When a hospital is concerned but does not a conduct a formal investigation that would trigger a report to the NPDB — and the physician resigns — there can be a question of whether the resignation itself is reportable. Butler says if the clinician clearly resigned to avoid an investigation, that is reportable. However, it can be hard to prove the intent of the resignation.
“It’s subject to interpretation. If a physician resigns before an investigation is initiated, it can be argued that the resignation was not an attempt to avoid the investigation,” Butler says. “But the data bank recently broadened its definition of an investigation. That makes those resignations harder to ignore if you’re going to strictly follow the rules.”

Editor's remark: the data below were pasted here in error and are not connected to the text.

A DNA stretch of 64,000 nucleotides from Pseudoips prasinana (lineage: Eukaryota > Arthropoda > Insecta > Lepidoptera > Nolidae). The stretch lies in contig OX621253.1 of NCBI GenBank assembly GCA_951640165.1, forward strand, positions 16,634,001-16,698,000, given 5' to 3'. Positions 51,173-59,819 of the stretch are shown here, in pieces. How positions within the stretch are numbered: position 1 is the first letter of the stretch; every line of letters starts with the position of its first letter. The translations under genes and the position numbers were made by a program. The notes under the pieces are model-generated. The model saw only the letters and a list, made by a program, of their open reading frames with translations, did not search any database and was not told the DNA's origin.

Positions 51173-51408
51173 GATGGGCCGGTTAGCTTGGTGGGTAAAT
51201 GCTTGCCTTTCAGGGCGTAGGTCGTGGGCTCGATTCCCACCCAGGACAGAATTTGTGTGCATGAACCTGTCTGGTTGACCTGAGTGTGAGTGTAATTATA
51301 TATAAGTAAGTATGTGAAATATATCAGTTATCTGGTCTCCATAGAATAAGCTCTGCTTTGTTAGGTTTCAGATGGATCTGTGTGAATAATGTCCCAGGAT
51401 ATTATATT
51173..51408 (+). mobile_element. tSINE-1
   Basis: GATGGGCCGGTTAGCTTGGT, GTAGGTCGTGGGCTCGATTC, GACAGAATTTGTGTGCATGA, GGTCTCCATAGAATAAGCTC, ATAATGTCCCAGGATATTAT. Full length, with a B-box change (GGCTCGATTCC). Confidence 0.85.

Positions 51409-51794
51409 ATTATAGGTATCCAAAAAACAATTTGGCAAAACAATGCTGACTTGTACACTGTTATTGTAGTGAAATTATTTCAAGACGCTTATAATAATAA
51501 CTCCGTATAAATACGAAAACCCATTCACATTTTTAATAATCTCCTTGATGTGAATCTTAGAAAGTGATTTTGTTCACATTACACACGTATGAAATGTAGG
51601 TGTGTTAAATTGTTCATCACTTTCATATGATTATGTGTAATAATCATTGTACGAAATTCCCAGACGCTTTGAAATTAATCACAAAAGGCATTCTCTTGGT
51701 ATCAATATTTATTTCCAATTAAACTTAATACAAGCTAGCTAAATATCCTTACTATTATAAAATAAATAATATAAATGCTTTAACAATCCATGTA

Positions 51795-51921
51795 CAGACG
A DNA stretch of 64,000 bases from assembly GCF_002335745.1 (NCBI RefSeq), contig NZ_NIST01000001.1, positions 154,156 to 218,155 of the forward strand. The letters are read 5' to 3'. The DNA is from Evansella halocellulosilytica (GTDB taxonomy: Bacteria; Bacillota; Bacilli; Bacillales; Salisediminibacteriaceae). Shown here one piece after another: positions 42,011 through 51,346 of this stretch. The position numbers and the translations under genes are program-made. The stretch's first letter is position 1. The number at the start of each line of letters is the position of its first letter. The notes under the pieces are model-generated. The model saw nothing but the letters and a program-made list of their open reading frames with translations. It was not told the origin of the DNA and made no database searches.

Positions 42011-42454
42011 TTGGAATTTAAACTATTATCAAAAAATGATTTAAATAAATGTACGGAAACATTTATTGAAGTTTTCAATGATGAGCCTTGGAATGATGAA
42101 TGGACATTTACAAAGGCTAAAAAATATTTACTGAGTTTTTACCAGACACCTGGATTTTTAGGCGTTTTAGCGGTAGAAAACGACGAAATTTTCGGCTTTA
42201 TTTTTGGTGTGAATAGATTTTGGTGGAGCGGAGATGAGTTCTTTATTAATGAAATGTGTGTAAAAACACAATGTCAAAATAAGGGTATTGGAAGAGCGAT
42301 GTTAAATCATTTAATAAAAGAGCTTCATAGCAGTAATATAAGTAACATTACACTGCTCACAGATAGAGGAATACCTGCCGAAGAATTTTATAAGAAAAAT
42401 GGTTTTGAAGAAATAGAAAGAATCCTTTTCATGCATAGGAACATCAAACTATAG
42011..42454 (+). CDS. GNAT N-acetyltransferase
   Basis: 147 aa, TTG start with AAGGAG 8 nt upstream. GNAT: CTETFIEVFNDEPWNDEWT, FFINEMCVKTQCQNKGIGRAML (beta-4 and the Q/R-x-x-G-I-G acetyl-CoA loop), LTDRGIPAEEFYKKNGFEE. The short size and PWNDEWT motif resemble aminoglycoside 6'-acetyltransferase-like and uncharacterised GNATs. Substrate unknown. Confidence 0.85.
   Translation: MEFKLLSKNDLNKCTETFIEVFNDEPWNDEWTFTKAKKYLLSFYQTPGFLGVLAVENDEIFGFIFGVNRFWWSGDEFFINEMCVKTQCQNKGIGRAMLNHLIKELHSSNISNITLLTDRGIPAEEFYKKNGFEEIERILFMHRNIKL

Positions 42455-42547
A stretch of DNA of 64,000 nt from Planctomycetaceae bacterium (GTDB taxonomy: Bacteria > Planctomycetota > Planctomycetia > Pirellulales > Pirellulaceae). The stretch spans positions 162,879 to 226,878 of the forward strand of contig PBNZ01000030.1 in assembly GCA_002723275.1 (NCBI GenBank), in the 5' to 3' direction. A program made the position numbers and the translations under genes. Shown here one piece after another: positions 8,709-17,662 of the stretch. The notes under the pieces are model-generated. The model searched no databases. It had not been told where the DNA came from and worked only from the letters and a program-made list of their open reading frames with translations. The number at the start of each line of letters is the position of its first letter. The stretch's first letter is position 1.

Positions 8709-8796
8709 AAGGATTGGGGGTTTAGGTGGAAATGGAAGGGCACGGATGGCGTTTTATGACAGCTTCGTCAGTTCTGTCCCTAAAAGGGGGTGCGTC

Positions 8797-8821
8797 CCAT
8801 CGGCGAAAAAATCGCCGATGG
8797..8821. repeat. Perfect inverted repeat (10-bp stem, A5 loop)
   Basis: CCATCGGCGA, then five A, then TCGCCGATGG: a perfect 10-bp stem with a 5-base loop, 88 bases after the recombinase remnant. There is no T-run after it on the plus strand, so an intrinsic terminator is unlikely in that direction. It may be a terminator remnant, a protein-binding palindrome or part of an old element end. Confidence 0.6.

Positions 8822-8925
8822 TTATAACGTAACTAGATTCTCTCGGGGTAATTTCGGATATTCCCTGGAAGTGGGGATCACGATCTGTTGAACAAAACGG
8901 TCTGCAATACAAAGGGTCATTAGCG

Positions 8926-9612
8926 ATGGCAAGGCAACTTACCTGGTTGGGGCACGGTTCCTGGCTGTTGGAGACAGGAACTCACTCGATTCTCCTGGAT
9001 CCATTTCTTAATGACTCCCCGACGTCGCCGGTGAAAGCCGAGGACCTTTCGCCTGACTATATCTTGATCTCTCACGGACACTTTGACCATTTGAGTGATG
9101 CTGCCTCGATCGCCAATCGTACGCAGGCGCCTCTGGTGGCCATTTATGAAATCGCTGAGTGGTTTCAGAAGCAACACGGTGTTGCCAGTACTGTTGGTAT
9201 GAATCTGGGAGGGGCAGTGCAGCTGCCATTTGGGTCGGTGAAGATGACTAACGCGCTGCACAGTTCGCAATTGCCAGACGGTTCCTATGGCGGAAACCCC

Another situation that raises questions is when a physician employment agreement ends and the privileges automatically terminate. This termination of privileges is not reportable to the NPDB because it is automatic, not the result of any affirmative action against the physician.
“Similarly, if you lose your privileges because you lost your insurance, and you’re automatically terminated because that is specified in the bylaws, that is not reportable,” Butler says.
Hospitals also find it difficult when deciding whether to report a non-physician for matters that would be required reporting with physicians.
According to Butler, in many of those situations, there will be state licensing board requirements to report the clinician.
How can administrators protect themselves when they need to take action with a clinician’s performance?